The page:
It’s a warm sunny afternoon on a Saturday in early September when we load our kids up in our super-used Chevy Suburban to make the hour and half trek across our state to visit our kid in residential treatment. This is not our first rodeo with this scenario. We’ve been here before. It never gets easier. Sure, it becomes routine…after some time, but never easier. On this particular afternoon we’re confined to campus due to bad behavior in the days prior.
It’s disheartening. And it’s hopeless. We see so much potential in our child. Sooo much! We believe in him. And we refuse to believe, for one milli-second, that his struggles…his diagnosis…and his past aggression (as a result of that diagnosis), defines his future. Absolutely not! He’s made for so much more and someday, somehow, he’ll awaken to become the person he was created to be. I believe it to the core of my being.
But this sucks. No other way to say it. It just does.
He’s there, and we’re here. An hour and a half of distance between us. And so, we drive. Every week, we drive.
On this day, however, our visit seems different. There’s a spring in his step, a peace in his voice, and a calm in his spirit as we frolic and play together on a grassy hill, with a football we actually remembered to bring with us (did I just say frolic and play?). He’s getting along with his siblings, all of them, he’s talking respectfully to us, and he’s actually participating with our family…like a normal kid is supposed to. As we toss the ball back and forth another resident and staff member emerge from a building next door and greet our child with warm acknowledgements as they pass by. My child is respectful to them too.
That’s when it hits me- “He’s doing better here than he would at home,” I think to myself.
It’s a confusing thought. In fact, it goes against just about everything in me as a parent. It’s not supposed to be this way, I lament. I never thought we’d be doing this! But almost instantly, a peace comes over me knowing that he’s not coming home to terrorize my other children for a while. Tonight will be a peaceful nights rest knowing he’s safe and secure, and in a structured environment…with fences…and staff…and a system. It’s almost too much to take in. It’s such a massive collision of competing thoughts that I feel my brain is about to explode. I love him more than anything. Nothing will change that. But, I can’t watch my other children live in fear. And I can’t watch him live in an unhappy state either.
Been there? Made the same realization? I thought so. It’s emotional to say the least.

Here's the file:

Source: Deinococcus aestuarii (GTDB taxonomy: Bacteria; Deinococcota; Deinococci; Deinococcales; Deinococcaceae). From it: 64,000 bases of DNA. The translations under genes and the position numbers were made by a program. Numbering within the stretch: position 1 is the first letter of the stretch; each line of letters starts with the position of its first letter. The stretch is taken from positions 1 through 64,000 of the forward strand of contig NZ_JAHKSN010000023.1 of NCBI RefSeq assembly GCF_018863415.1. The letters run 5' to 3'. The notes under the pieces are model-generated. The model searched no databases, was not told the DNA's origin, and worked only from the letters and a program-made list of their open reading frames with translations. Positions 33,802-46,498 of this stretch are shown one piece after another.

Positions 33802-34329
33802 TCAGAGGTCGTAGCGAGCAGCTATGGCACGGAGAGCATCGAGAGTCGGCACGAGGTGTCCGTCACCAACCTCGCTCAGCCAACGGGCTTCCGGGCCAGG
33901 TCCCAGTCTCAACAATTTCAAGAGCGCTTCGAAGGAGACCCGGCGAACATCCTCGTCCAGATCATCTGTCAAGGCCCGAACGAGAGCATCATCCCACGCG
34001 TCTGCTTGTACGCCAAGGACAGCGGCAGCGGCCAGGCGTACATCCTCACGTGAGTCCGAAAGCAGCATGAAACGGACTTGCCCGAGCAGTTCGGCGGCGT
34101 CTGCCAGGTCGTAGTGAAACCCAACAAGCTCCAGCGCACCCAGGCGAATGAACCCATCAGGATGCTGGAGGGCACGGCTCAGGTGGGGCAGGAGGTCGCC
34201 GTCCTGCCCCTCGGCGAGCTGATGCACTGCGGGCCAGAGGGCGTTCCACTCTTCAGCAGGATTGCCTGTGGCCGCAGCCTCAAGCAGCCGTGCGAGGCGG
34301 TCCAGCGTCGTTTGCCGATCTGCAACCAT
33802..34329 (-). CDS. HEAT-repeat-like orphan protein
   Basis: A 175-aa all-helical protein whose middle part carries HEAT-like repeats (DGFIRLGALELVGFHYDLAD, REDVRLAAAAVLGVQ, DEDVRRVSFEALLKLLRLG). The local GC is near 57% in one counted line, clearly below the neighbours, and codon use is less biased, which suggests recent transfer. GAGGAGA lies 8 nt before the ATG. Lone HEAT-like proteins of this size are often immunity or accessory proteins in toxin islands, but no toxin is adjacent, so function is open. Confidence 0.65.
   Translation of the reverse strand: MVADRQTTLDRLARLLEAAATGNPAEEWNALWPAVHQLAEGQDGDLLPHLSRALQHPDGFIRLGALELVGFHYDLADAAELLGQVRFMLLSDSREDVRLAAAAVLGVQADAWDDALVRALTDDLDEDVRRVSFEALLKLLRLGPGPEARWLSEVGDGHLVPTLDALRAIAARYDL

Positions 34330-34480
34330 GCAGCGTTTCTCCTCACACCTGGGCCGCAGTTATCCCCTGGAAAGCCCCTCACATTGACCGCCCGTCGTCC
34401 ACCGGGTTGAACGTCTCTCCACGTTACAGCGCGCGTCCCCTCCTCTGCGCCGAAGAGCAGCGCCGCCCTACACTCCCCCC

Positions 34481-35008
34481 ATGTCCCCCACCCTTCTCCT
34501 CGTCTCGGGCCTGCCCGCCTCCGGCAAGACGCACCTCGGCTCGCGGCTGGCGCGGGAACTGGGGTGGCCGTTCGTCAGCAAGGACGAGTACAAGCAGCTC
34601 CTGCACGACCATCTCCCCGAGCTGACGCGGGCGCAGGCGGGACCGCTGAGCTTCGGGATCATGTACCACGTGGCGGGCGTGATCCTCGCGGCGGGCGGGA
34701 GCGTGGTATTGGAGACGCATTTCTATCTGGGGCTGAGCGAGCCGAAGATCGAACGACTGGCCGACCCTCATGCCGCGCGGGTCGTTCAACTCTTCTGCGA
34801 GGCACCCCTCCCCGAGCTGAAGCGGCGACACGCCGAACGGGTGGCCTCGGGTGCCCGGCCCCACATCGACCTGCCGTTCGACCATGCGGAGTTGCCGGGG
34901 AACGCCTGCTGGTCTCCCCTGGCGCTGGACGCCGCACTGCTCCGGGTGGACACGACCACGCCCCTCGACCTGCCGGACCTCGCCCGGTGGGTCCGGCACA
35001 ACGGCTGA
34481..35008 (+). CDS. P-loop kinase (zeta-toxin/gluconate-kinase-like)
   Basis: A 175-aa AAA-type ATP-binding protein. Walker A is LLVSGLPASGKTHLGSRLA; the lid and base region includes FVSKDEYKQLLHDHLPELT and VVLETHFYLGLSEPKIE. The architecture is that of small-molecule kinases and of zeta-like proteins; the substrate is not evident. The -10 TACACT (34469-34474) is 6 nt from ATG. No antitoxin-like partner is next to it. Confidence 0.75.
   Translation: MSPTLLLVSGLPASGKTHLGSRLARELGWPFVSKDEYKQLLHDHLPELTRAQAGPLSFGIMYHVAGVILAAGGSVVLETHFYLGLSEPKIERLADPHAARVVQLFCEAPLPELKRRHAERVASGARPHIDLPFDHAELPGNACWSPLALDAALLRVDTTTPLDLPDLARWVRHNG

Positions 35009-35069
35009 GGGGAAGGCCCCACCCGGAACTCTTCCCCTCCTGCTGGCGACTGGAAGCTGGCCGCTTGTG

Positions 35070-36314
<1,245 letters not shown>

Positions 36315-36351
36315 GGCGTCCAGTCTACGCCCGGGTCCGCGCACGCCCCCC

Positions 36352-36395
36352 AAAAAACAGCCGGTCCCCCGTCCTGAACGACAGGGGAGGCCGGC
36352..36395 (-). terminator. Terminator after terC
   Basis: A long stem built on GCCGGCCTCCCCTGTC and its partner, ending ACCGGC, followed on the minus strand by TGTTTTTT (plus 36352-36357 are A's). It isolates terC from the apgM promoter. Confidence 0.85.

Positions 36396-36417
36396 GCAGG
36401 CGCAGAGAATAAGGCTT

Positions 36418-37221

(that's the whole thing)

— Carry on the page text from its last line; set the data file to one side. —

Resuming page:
What do you do when you realize this? What do we do? When we come face to face with the reality that our child is faring better in a facility than he or she ever did in our home, WHAT do we do? We’ve wrestled with this. Here’s the conclusion we’ve come to…
- Focus heavily on your relationship with your child. This was the best advice we could have received. Well, the second best (the first is #3…we’ll get to that in a minute). A guardian-ad-litem once told us to rely on them (herself, the case manager, and therapist, and staff at the facility) to enforce and instruct, while we are free to focus big time on our relationship with our kid. We didn’t have to make the rules or make sure everyone else in our house was safe while he was there. That was their job. He was in a structured facility that took care of that. We didn’t have to worry about it. It freed us up to focus solely on our healing our relationship with him, and building into the future.
- Don’t beat yourself up. I know! Listen…I know. I know what you’re going through. You realize your child is beginning to thrive in a facility in ways he or she never did at home, and you take it personally. He or she is in a place that provides the structure you kept struggling to provide. And now, you feel responsible. Like an outsider looking in. You’re his mom and dad and you’re supposed to keep him safe, and help him grow, but you couldn’t and now he’s locked up. You feel like a failure. You feel like less of a parent. Yep, I’ve been there many, many times. I’ve felt this and more. But here’s what I want you to do. I want you to stop. Stop it. None of that is true. You’re believing lies. You ARE his parent. You ARE the primary adult she’s looking to and loving. Nothing will change that. As hard as it may be, try to arrive to this place of peace. It’s not your fault.
- Heal. This is so unbelievably hard for many people to do. Because of our guilt, because of our shame, because of our own trauma as we’ve tried to help our kid through theirs, we struggle to take the time to allow ourselves to heal, now that we’re not hands-on, 24-7, with our kid. When we first faced this, 6 years ago, we didn’t realize how much healing needed to take place in our lives and in our children’s lives. Now that we’ve faced this again, we’ve thrown wide open the doors of healing. We’ve invited home-based counselors to spend time with our other kiddos. We’re focusing heavily on giving peace the right-of-way throughout our home. We’re spending dedicated time with our other children, whom we neglected (at times) while we focused on the child who was out of control. Doing all of this has allowed us to pour more energy into our child when we see him once a week. We know he’s in a safe place and he can’t harm himself or others. So, we focus on healing our home.
It’s not easy to see this unfold. It’s defies everything you were wired to do as a parent to see your child doing better in a place away from home. But when you put it into perspective, and you consider everything that can happen while he or she is away, you realize you have a unique opportunity. And when he or she does return home, you and your family will be way healthier than you were when they left your care in the first place.
Are you in this place personally with your child? What have you learned to do? How are you healing personally? Share with us in the comment section below.